The IMF Is Bleeding Argentina to Death

When Argentina's financial crisis first exploded, I pinned the primary responsibility on Argentina itself, rather than on international institutions such as the IMF. Now, half-a-year later, the balance of responsibility needs to be reconsidered. Even though Argentina is, in the last analysis, mainly responsible for its fate, the IMF is not helping. The problem is not only, or even mainly, the IMF's delay in providing money to Argentina. The bigger problem is the paucity of correct ideas coming from the IMF.

The IMF lacks a clear idea about what to do in Argentina. It continues to pound on one theme alone: that Argentina's economic crisis is the result of fiscal profligacy, the result of a government living beyond its means. So it emphasizes the need for Argentina to cut budget expenditures. As Argentina's crisis worsens, indeed with output possibly collapsing by 10 to 15% this year and with unemployment soaring, the IMF keeps asking for deeper cuts. This is something like the 18 th century medical practice in which doctors "treated" feverish patients by drawing blood from them, weakening the patients further and frequently hastening their deaths.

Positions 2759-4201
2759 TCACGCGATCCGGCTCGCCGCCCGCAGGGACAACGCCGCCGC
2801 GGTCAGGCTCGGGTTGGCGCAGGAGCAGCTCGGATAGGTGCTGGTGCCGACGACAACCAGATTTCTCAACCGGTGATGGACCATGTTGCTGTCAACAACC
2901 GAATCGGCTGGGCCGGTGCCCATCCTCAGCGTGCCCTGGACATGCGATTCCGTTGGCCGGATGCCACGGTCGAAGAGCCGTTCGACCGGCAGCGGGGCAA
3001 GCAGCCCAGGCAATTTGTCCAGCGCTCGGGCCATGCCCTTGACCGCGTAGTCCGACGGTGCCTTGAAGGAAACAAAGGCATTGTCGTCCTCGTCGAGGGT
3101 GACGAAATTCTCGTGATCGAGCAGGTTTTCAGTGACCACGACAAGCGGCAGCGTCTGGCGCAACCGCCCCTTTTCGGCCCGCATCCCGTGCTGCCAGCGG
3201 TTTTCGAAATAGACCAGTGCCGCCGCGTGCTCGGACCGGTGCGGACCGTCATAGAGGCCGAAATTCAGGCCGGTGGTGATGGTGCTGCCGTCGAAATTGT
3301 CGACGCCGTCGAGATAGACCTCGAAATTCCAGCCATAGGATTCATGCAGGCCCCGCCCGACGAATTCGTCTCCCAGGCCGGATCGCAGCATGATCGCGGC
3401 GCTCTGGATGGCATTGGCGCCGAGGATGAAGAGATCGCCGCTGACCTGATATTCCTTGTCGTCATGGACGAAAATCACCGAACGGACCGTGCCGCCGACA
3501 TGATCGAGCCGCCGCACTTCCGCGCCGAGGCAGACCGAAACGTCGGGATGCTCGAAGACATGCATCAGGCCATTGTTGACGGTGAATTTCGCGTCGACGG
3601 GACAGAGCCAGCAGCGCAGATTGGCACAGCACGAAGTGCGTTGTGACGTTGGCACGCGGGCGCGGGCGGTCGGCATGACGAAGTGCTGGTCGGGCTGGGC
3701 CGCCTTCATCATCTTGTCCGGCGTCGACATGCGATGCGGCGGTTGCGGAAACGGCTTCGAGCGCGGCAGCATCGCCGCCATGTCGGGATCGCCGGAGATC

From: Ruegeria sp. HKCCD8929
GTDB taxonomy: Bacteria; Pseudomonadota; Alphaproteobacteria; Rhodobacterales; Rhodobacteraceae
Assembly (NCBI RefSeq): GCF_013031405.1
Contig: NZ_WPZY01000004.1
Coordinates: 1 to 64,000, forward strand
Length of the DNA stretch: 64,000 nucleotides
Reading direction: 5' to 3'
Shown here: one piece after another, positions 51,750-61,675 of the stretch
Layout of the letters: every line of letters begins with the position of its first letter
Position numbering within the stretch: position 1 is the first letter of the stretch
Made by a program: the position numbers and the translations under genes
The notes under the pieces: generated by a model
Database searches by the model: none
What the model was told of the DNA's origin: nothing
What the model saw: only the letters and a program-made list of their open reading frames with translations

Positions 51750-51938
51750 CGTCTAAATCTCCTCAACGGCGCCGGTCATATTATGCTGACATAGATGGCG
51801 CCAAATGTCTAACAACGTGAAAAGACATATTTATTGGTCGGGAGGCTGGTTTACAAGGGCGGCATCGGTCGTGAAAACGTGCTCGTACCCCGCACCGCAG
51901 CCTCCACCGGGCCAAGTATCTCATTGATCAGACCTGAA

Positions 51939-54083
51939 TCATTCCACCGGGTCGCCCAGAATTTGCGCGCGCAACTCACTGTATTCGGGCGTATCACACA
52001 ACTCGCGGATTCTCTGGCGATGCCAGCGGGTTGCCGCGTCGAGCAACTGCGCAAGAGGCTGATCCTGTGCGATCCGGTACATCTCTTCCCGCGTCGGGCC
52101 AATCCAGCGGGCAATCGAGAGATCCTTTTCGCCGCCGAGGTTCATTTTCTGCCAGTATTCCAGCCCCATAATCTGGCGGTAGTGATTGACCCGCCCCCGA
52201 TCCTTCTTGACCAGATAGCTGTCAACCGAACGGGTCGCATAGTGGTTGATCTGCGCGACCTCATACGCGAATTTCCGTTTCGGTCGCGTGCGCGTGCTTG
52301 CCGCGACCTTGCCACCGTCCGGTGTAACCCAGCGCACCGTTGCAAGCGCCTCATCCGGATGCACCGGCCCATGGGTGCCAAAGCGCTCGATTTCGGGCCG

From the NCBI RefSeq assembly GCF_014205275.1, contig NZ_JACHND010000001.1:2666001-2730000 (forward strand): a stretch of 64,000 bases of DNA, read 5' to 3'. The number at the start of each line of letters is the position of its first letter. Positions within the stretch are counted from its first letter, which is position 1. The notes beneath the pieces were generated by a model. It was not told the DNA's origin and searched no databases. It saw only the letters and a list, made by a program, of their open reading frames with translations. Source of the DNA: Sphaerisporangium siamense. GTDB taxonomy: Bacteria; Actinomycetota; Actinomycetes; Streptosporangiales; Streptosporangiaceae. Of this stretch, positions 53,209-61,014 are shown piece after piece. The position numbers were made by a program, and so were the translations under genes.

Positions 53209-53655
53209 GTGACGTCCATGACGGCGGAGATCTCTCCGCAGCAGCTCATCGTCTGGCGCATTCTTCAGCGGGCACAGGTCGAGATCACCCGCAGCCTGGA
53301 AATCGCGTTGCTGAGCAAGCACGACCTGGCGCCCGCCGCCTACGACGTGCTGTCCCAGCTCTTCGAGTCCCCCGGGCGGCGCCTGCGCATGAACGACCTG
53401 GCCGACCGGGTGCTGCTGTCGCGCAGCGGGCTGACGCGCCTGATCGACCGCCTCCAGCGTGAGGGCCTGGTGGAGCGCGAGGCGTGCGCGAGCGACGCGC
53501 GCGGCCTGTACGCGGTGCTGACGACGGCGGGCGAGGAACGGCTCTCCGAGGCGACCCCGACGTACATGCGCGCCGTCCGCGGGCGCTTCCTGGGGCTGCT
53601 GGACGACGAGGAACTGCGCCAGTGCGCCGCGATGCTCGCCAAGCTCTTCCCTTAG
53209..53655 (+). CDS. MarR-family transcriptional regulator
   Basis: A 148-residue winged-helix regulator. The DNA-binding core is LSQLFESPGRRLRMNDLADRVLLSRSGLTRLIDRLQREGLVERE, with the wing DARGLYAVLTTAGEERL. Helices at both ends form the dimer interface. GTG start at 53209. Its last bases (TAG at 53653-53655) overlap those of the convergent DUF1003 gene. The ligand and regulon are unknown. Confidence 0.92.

This IMF approach was abandoned in rich countries about seventy years ago during the Great Depression. When output crumbled due to a profound banking and financial crisis (linked to the collapse of the gold standard), tax revenues plummeted in the US and Europe, and conservative governments tried to cut budget spending to limit budget deficits. As they cut, output fell further and economic misery deepened. In 1936, John Maynard Keynes demonstrated the futility of trying to balance the budget in the midst of an economic depression.

The IMF is tragically ignoring this logic in Argentina. Argentina's widening budget deficit is mainly the result of its economic collapse since 1999, not the cause of it. The deficit was relatively mild until 1999, when the economy went into recession. Yes, budgetary waste exists, but it is not the cause of an extreme macroeconomic crisis. The recession was mainly caused not by budgetary spending, but rather by Brazil's sharp devaluation of its currency in February 1999, a step which made Argentina's own Peso uncompetitive and led investors (rightly, it turned out) to expect a similar devaluation in Argentina.